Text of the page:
With the advent of affordable 3D printing, hobbyists now have an easier time modding their devices, as well as creating accessories to make their lives easier. I am a huge fan of 3D printing, I own three different printers and it takes up a fair amount of my hobby time.
For just a few hundred dollars, you could be making awesome things for yourself too. Good printers, like the Monoprice Select Mini v2 (opens in new tab), are only $220 and can get you printing gadgets for your Windows Mixed Reality (WMR) headset in no time.
If you don't want to buy a 3D printer, sites like Shapeways will allow you to buy a 3D-printed model with a markup for profit. All you need is to check out Thingiverse for the file you want and send it to Shapeways, and they will then send you the finished product.
We compiled a short list of helpful 3D prints you can use to improve your WMR experience.
Find 3D Printers at Amazon (opens in new tab)
Rear door cover
With the release of the ridiculously fun Beat Saber, many WMR users have found the rear cover of their controllers are a little looser than they might like. When swinging your controller at full speed, there is a good chance of the controller slipping from your hand, so of course, the 3D printing community made a replacement cover that fits more firmly into the back case.
Now all these modifications should be done at your own risk, but with a little care and attention, they should work as intended. I would print this at 100 percent for extra rigidity and print it flat on its back to reduce the need for supports.
Wall mount for WMR
Space is always at a premium when you use VR. Even the smallest headsets are bulky, and having somewhere to store them safely is hugely helpful. This hook can be used with multiple WMR headsets and is held firm with two screws into your wall. With the ability of WMR headsets to lift the faceplate, this hook allows them to sit fairly flush with the wall reducing the overall footprint of the headset at rest.
This design was originally made for resin printers, most of which are at the top end of the price range for hobbyists. If you are going to print this using a normal FDM printer, I suggest turning it 90 degrees so it prints on its side. That way it will increase its strength while decreasing the need for supports.
With VR being such a new technology, a lot of the peripherals can be pretty uncomfortable. With these 3D printed grips, you can modify them to the point where they can be used for longer with less discomfort.
I would definitely print these upright with a brim. It shouldn't need supports as it's hollow and printing upright will orientate the print for maximum strength. You could also print it at 101 percent and put a thin piece of cloth on the inside to stop the plastic from scratching the WMR controller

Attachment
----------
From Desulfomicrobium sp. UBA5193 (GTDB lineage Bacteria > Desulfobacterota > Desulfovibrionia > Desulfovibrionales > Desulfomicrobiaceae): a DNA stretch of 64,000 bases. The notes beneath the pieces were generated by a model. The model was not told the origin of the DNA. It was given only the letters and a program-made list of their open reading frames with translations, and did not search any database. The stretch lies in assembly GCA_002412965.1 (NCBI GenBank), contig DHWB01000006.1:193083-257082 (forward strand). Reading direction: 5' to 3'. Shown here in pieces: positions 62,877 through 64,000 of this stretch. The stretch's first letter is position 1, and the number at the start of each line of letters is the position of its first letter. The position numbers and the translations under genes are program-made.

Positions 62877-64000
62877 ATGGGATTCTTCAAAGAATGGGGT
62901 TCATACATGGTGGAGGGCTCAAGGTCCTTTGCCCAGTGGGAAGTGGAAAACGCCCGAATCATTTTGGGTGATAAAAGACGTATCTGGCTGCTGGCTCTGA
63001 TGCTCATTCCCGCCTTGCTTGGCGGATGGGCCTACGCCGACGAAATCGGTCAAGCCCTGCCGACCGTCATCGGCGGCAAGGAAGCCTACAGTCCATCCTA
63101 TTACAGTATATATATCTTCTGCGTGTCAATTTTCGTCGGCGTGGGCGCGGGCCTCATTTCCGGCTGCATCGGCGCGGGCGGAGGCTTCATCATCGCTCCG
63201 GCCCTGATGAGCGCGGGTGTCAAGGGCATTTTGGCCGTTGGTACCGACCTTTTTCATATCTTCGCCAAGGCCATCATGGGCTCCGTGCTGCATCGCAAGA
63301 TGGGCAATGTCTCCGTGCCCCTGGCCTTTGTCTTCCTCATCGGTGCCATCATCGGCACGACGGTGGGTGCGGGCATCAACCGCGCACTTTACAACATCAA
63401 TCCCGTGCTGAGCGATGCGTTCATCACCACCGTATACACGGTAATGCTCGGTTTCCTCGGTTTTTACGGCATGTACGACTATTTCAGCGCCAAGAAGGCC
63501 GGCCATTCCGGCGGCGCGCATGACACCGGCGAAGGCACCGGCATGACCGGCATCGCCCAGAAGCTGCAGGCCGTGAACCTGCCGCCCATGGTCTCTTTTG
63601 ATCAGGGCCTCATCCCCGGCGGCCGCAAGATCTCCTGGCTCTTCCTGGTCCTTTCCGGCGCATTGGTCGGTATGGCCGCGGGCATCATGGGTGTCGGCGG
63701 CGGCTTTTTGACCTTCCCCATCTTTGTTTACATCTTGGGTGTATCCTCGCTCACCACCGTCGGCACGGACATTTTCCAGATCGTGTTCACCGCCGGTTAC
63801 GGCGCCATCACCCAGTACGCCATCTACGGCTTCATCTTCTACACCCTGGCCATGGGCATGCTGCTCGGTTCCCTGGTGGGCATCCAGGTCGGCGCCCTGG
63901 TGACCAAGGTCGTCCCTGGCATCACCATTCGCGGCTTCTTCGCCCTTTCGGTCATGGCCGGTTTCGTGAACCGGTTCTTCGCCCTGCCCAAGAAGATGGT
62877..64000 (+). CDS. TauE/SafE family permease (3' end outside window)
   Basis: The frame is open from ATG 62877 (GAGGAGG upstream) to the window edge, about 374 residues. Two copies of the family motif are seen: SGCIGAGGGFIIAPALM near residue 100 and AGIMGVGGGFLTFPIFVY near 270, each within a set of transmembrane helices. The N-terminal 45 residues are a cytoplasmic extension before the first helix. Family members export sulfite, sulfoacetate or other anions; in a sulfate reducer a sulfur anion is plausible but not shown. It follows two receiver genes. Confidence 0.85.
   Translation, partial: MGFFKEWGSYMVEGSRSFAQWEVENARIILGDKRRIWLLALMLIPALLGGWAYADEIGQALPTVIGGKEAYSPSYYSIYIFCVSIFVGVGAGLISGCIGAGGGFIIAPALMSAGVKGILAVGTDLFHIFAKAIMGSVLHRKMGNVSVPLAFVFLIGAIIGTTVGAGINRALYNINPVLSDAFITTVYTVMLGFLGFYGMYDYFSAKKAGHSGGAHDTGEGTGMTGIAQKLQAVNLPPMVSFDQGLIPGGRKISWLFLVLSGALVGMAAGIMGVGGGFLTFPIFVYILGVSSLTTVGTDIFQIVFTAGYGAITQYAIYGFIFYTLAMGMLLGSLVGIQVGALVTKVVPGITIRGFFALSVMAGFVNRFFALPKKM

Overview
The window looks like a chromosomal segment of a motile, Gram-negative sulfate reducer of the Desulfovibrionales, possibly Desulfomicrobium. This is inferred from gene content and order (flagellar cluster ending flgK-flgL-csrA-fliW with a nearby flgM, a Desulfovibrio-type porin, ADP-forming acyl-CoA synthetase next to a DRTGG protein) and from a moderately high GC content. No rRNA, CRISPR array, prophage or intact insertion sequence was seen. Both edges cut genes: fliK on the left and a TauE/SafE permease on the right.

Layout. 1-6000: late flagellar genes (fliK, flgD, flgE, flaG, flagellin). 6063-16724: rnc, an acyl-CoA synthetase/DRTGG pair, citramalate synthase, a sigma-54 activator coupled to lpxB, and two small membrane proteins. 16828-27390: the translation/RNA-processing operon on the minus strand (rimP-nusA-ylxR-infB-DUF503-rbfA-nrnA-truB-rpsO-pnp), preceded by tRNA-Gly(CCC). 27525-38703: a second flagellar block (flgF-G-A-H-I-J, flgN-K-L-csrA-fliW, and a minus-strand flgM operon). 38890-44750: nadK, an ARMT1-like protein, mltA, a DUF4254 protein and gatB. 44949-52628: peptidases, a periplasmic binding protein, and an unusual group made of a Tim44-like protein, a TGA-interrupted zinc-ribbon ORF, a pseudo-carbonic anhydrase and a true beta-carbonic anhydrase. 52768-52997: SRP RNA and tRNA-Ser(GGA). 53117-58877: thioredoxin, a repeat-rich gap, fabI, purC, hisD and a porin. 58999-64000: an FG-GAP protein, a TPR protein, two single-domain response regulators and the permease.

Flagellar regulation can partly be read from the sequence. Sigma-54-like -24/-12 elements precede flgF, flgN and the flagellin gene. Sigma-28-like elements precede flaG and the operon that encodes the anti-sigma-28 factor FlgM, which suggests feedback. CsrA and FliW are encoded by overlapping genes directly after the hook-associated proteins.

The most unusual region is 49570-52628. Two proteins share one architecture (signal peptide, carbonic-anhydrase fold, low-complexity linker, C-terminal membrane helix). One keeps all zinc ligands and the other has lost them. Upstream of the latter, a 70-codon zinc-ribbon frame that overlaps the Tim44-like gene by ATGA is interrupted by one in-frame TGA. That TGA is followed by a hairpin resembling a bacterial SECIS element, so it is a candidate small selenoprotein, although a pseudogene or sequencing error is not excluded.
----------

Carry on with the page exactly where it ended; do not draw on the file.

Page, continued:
Fan cooler attachment
This is a little more advanced than the previous prints. The print itself is easy enough but it also requires you to add a fan and battery pack to your headband. Having a fan on a WMR makes a lot of sense, as any VR headset can be very hot. This mount seems to work with most WMR headsets as long as the front has a flat piece to attach it to. I would recommend attaching with some tape rather than anything permanent, after all, you might want to sell it one day.
I would print this one on its side and although the designer says it should print without supports, some cheap printers will struggle to print over the gap. I would add a little support if you are unsure how well your printer deals with bridges. And make sure you follow the instructions on Thingiverse for attaching the fans.
Over to you
Most 3D designers love to create small, simple things to make their lives easier. Have you seen anything out there that makes your WMR journey a little easier? Let us know in the comments.
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James built his first PC when he was 13 and has never looked back. He can be found on Windows Central, usually in the corner where all the 3D printers are, or huddled around the Xbox playing the latest games.
These are so cool. Thanks for sharing. On my way to print now.
I 3d printed the ergonomic grips. But they were no good, unfortunately. They are very bulky and the design is wrong overall. Instead of reducing discomfort, it does the exact opposite. I liked the idea, and I also printed a set for a friend. But we both agreed that this design is wrong and not actually usable. I will suggest that you remove the grips from the article, so that nobody else makes the same mistake as I did.
I will look in to that for sure. When I printed them it was to see if they printed well. Thanks for the heads up
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